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A new structure will support “an important experiment station for Oklahoma State University."
RANDY BOMAN, research director and cotton Extension program leader, shows a soil probe that collects deep samples to determine residual fertility levels. The probe was part of a field day at the recent dedication of the new Tipton Valley Research Center.
Tipton is a peaceful little farming community in Southwest, Oklahoma, about 40 minutes north of the Texas State line and about 20 miles east of Altus. Grain silos, by far the tallest structures in Tipton proper, silhouetted against a cloudless blue sky and visible for miles across the flat plains, stand as stark and proud reminders that this is farm country.
A person can drive through Tipton in less than three minutes without breaking a speed limit.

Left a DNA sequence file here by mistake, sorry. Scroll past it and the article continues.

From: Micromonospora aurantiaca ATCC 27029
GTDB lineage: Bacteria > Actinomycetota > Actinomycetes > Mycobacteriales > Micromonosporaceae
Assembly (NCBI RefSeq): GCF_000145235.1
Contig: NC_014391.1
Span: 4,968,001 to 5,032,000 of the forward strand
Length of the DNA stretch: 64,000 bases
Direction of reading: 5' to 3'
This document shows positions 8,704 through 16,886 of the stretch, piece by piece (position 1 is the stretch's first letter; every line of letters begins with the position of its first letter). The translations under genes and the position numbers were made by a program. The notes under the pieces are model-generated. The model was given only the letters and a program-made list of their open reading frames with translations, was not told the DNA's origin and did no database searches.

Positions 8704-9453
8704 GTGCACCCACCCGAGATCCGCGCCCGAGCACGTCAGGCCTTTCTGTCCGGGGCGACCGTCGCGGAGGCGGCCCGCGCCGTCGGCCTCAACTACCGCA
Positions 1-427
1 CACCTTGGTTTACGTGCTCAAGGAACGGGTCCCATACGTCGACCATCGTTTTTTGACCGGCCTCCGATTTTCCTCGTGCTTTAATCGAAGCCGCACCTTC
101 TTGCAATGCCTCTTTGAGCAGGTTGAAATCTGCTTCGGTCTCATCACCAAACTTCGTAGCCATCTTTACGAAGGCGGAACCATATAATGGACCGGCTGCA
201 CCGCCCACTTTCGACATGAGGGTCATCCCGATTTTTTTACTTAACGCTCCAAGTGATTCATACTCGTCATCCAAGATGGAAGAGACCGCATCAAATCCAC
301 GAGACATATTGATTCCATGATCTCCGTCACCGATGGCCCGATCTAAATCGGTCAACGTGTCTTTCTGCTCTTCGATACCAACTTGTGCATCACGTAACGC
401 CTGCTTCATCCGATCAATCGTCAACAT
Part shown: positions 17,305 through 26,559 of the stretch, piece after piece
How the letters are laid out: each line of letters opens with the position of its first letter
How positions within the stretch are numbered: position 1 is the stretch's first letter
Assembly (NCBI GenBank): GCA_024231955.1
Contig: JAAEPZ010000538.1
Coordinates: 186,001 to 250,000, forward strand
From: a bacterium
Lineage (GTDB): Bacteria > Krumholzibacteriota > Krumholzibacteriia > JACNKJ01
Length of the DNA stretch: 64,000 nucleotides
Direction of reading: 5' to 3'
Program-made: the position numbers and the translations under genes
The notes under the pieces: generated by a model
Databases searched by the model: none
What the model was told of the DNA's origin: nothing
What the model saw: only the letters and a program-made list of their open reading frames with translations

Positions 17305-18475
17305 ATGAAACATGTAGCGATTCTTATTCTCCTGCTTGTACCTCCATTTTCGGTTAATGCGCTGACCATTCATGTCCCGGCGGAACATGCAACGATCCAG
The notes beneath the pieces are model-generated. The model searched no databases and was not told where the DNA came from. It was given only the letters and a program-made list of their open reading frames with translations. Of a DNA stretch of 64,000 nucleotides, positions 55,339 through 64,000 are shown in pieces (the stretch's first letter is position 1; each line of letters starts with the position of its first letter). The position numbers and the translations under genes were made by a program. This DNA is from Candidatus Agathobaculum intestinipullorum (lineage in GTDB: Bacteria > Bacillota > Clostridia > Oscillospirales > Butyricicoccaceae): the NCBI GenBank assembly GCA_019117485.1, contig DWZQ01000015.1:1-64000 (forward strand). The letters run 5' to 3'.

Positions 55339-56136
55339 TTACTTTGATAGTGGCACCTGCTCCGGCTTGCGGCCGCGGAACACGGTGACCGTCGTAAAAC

One could be tempted to think that nothing of import ever happens in this icon of rural America. One would be wrong.
November 7, 2011, proves the point but may not be the best example. On that afternoon an EF-4 tornado hit southwest of the town and destroyed a structure that had served Tipton, as well as Oklahoma agriculture, since 1938. Beginning as the Southwestern Cotton Substation, the agriculture research facility was the first research station established in Oklahoma dedicated to cotton research.
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The tornado may be the most memorable event to affect Tipton in recent years, but for 75 years previously the substation, later renamed the Southwest Agronomy Research Station, had done groundbreaking work to benefit Oklahoma agriculture.
Losing that facility would have been a blow to Oklahoma agriculture research.